Vintage

7 Con Men Who Fooled The World And Made Millions

History is full of criminals who have made their names by doing something awful, but these 7 tricksters relied on their brains and managed to make a fortune by outsmarting everyone else:

1. The Soap Bar Swindler

Jefferson Smith II was one of the most famous criminals of the Old West, but "Soapy" didn't have to rob any stagecoaches to make his money. Smith's favorite scam was the soap market - he would sell bars of soap for a dollar each, promising that one bar had a $100 bill inside. People bought up the soap, but the lucky bar always wound up in the hands of Soapy's partner. Somehow, Soapy managed to keep his rigged lottery profitable for 20 years.

Soapy Smith (right).Soapy Smiths

2. The Man Who Sold New York

If you've ever told someone gullible "if you believe that, I've got a bridge to sell you" you can thank George C. Parker for the expression. Parker fooled tourists visiting the Big Apple by selling them landmarks including Madison Square Garden, the Met Museum and the Statue of Liberty. His favorite scam was selling the rights to put toll booths on the Brooklyn bridge, which he reportedly did twice a week for years.

3. The Original Ponzi Scheme

You might have heard of a Ponzi scheme, a scam where one person collects money from more and more people, paying back the victims as they collect even more money from even more victims. Charles Ponzi was the first man to think up this devious "get rich quick" scheme, promising to double a victim's money in 3 months. He managed to collect $20 million before he was caught, but wound up dying poor in Italy.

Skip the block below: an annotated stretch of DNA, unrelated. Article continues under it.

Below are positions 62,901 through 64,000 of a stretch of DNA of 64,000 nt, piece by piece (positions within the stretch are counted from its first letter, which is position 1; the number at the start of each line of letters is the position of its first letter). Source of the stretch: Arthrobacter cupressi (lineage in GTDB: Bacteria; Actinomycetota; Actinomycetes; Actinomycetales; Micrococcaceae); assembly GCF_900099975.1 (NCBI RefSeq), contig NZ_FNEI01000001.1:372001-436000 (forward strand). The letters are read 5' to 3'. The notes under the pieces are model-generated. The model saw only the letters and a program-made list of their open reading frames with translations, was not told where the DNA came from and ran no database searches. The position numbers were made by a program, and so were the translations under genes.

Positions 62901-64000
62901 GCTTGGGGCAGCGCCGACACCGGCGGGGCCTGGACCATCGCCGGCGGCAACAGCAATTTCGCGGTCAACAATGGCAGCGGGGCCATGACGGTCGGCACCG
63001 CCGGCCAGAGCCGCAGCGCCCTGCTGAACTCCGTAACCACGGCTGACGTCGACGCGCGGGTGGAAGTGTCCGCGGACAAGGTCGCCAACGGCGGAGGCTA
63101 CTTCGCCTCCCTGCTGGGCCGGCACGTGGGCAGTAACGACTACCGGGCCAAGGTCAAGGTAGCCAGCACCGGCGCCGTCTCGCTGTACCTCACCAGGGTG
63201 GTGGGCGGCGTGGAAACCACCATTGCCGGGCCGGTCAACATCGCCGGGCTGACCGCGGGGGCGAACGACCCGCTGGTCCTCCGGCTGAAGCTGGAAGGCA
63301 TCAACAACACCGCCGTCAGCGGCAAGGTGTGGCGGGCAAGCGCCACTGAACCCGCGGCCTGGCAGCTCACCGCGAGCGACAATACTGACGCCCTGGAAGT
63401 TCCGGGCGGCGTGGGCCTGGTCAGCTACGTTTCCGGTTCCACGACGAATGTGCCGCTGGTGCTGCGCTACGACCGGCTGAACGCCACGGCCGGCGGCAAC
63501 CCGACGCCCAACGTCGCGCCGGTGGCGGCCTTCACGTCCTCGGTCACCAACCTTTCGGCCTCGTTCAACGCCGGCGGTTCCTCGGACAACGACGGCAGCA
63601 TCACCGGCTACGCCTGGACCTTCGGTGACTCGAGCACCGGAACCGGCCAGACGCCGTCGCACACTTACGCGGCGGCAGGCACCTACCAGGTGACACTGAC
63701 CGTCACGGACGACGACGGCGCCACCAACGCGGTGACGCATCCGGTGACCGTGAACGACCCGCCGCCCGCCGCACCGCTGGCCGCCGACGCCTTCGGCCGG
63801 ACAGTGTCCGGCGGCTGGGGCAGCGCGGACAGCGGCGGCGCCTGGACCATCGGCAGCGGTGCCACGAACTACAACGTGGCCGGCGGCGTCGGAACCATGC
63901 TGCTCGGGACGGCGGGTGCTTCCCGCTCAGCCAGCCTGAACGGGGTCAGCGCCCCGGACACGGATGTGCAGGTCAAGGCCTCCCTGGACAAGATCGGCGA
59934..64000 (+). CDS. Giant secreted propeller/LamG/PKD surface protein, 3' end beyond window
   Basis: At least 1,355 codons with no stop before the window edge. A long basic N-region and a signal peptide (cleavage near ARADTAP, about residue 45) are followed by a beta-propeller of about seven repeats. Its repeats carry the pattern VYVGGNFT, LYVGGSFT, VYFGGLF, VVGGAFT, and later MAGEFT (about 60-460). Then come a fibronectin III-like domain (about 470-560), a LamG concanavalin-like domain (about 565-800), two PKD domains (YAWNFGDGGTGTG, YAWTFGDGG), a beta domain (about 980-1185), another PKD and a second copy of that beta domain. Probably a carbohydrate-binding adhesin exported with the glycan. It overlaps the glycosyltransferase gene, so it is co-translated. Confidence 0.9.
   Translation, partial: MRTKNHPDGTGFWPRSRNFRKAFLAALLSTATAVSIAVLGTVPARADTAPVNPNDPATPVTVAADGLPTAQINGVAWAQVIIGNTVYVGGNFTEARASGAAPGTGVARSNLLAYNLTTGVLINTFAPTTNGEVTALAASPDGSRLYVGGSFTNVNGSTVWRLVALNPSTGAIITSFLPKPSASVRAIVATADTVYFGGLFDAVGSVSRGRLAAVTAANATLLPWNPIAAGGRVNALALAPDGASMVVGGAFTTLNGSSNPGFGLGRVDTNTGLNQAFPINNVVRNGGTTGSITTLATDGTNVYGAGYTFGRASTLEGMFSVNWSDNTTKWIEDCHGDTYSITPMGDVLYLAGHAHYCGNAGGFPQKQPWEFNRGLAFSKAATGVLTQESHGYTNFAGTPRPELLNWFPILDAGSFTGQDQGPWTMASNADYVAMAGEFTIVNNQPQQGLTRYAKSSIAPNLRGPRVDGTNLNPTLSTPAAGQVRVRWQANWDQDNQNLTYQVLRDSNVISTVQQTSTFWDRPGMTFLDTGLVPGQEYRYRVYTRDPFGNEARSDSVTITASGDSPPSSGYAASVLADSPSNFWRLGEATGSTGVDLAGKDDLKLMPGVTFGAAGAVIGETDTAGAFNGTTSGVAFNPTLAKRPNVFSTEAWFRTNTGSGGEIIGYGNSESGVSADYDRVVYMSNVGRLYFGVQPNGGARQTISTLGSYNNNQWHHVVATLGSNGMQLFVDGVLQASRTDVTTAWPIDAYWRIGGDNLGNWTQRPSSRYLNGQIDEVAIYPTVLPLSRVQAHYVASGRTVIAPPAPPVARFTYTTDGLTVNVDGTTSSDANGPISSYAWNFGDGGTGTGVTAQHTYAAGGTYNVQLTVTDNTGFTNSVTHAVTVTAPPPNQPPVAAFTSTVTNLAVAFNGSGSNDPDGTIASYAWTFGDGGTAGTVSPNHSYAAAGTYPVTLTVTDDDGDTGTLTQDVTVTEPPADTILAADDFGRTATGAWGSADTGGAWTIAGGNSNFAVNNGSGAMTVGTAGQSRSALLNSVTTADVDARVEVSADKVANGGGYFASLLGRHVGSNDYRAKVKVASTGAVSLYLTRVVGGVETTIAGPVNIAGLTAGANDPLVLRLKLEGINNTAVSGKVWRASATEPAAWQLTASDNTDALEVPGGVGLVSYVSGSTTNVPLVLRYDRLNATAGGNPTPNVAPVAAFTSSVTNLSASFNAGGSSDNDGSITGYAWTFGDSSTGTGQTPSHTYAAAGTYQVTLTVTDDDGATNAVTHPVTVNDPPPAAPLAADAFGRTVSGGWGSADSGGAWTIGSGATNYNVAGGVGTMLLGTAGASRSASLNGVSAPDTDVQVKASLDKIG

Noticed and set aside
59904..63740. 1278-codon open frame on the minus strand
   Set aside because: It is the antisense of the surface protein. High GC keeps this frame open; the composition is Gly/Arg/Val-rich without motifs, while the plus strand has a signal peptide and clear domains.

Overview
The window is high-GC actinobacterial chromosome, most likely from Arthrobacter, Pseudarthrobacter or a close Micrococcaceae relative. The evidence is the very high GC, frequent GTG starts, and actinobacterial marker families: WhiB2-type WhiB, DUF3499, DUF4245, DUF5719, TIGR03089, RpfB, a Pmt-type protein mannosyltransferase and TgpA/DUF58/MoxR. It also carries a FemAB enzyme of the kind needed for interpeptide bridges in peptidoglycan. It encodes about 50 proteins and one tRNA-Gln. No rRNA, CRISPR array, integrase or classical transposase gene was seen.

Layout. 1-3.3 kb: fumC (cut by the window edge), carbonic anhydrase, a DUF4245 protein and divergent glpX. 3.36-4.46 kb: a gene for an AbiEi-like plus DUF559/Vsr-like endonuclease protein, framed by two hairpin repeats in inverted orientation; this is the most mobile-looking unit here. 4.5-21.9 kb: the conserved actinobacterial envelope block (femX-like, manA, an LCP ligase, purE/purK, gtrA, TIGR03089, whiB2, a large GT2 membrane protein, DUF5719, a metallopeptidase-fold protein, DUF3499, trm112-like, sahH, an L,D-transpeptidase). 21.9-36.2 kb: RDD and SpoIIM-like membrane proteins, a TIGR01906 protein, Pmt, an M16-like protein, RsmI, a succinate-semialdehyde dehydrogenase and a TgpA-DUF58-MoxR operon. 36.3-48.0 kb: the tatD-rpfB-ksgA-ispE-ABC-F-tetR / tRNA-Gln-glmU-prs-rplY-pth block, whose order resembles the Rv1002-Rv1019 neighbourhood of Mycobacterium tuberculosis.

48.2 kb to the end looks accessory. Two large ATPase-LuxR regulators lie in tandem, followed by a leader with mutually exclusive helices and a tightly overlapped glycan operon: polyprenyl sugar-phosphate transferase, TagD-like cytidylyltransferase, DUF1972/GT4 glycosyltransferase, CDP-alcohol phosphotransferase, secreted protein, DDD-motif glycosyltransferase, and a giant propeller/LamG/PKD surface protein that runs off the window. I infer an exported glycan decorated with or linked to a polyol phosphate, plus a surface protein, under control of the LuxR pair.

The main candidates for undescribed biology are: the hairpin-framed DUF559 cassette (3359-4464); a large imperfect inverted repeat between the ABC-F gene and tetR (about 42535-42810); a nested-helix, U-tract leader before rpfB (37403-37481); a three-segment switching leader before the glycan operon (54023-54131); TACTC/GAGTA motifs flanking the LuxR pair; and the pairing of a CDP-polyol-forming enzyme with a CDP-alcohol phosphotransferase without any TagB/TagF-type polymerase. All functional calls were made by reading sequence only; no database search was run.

4. The Man Who Sold The Mona Lisa

When the Mona Lisa was stolen in 1911, Eduardo de Valfierno made the most of its disappearance. He convinced a number of wealthy buyers that he was in possession of the masterpiece, and paid for 6 very convincing fakes of the portrait to be made. Valfierno sold all 6 of his copies to gullible buyers, pocketing the money while the actual thief was caught.

An Italian magazine cover of the theft.History.com

Bear in mind, while we know the painting was stolen, the only account of Valfierno's crime was written by Karl Decker, who was famous for adding "colorful details" to his stories, so the story of Valfierno might be a con too!

5. The Man Who Invented A Country

Gregor MacGregor served in South America as a member of the British Army in the 1800s, so investors believed him when he claimed to be a "cazique" or prince from the New World. He collected money from investors and colonists hoping to move to his country of Poyais.

Most of the first immigrants to MacGregor's fake country died after finding themselves in the jungles of Honduras, but even after he served jail time for fraud European nobles still tried to invest in Poyais. It just goes to show that a little confidence can take you anywhere - except Poyais!

6. The Man Who Sold The Eiffel Tower - TWICE

After the first World War, the city of Paris struggled to keep the Eiffel Tower in good shape. The tourist attraction was only meant to stay up temporarily, and maintenance costs were skyrocketing. Con man Victor Lustig used this as the inspiration for one of history's greatest scams.

Lustig posed as a city official and tricked a scrap iron dealer into secretly "buying" the tower. By the time the victim realize he had been cheated, he was too embarrassed to call the police, so Lustig managed to con a second dealer before being caught.

7. "Catch Me If You Can"

Frank Abagnale was a born trickster, who pulled his first con as a teenager when he bought car parts on his dad's credit card and returned them for cash. His signature crime was cashing bad checks, which earned him more than $2.5 million in 26 different countries.

He also had a talent for impersonation. He would fly around the world for free by posing as a Pan Am pilot (pilots got free flights, even on other companies' planes), worked as a medical supervisor in a hospital for a year and even worked as a lawyer. To pull that off, he had to pass the bar exam, which he did despite never going to law school.

Abagnale's life inspired the movie Catch Me if You Can, which starred Leonardo DiCaprio as Abagnale. Today he uses his evil genius for good, working as a security consultant and teaching the world's biggest companies to outsmart fraudsters like him.

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